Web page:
ABOUT THE PSC 2018-01-08T20:15:27+00:00

About the PSC

The Public Service Commission is the most valuable and the most powerful government body that no one knows anything about. It is a regulatory agency which means that it makes rules for companies and people to follow in specific areas such as described below. Sometimes it deals with controversial matters, like the Keystone XL pipeline or the 911 emergency call system. In many ways it affects the texture of everyday life of the citizens of Nebraska.

Brief History of the Commission

The Nebraska Public Service Commission (Commission) is a constitutionally created executive body established under Article IV, Section 20 of the Nebraska Constitution. The Commission is comprised of five elected Commissioners serving six-year terms. The Commission was initially created by the Legislature in 1885 to regulate railroads, but was not firmly established until the passage of a constitutional amendment in 1906 creating a three member elected Railway Commission. Membership was increased to five Commissioners in 1964 and the state was divided into five districts, each to elect a commissioner. The name was changed to the Public Service Commission by a general election vote in 1972.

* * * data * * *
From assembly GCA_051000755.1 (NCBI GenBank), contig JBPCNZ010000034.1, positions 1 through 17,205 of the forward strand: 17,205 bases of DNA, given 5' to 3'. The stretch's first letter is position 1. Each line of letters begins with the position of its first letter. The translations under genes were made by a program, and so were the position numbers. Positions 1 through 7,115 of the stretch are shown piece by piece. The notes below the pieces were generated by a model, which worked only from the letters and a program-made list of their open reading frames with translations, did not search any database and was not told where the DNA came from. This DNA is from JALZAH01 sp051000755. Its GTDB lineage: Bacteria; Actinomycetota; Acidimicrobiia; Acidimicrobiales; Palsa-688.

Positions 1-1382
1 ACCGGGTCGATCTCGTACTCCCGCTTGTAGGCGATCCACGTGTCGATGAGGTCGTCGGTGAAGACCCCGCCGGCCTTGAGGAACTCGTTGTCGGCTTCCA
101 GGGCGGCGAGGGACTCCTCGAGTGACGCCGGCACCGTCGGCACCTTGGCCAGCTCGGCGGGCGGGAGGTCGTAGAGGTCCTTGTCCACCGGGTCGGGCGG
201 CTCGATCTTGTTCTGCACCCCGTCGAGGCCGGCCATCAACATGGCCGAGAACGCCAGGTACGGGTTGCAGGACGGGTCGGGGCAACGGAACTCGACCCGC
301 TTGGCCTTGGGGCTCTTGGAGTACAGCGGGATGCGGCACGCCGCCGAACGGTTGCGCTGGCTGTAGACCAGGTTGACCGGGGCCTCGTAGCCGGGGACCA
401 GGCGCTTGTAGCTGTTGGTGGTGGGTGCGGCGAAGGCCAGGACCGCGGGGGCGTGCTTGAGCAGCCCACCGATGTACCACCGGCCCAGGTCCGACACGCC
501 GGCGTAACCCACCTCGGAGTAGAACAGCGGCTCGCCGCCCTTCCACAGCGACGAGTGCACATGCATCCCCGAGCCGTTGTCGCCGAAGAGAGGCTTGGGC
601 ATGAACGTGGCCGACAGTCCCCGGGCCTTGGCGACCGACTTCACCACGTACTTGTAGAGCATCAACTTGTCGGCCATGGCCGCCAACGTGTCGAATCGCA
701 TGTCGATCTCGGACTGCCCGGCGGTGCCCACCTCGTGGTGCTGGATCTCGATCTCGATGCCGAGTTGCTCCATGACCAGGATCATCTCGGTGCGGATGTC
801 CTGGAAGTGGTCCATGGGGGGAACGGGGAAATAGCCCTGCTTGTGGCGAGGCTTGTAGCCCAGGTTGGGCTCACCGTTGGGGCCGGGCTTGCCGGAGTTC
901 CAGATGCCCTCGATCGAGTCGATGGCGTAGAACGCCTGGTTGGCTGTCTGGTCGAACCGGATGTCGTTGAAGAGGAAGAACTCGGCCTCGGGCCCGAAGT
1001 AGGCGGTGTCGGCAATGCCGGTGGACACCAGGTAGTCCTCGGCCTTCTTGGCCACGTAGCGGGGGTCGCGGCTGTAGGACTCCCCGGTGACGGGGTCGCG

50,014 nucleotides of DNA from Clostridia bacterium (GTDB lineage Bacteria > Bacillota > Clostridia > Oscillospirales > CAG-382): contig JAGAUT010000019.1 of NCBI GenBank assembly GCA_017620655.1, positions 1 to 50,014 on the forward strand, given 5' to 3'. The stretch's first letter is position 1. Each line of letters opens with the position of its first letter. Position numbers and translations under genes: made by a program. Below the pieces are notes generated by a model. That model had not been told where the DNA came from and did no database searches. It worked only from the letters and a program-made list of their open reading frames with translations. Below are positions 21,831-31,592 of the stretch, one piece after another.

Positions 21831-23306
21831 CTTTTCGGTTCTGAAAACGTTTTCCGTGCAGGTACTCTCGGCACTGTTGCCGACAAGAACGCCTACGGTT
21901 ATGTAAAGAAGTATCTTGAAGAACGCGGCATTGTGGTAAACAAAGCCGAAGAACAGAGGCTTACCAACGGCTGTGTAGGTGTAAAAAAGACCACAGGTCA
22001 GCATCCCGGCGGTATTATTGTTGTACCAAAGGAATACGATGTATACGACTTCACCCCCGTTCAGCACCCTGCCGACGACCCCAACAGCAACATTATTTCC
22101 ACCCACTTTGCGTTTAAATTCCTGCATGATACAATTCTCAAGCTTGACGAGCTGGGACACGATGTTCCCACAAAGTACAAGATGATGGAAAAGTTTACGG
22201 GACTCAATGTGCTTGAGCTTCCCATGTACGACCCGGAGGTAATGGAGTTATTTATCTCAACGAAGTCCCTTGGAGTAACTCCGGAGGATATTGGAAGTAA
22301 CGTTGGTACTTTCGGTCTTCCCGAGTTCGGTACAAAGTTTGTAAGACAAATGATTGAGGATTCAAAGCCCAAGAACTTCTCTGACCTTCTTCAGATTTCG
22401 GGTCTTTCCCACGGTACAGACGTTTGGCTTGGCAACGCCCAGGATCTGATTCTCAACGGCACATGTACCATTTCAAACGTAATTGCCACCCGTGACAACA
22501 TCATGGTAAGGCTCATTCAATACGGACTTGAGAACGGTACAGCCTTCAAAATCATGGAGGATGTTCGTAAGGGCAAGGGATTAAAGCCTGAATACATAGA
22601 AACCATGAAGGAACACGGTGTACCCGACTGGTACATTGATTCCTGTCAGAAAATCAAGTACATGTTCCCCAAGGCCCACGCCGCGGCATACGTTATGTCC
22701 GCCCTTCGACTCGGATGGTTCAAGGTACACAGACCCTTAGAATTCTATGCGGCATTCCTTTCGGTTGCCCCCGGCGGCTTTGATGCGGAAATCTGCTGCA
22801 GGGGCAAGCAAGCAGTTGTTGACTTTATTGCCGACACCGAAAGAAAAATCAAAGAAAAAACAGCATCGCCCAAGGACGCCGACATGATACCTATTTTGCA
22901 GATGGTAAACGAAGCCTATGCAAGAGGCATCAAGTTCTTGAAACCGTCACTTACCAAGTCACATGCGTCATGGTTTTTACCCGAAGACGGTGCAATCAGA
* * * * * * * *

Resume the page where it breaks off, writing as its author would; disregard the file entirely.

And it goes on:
Today the Commission regulates telecommunications carriers, natural gas jurisdictional utilities, major oil pipelines, railroad safety, household goods movers and passenger carriers, grain warehouses and dealers, construction of manufactured and modular homes and recreational vehicles, high voltage electric transmission lines, and private water company rates. The Commission also oversees and administers several statutorily created funds with specific legislative purposes and goals including the Nebraska Universal Service Fund, the Enhanced Wireless 911 Fund, and the Nebraska Telecommunications Relay System Fund.

This brief history is from the Commission’s web site.

The Commission is active on local, state, and national levels and contributes on all levels to determine policy regarding the future of communications and universal service. Many Commissioners, past and present, have served on boards, committees, and advisory groups to recommend and give insight on policy matters to both state and federal agencies and legislative bodies.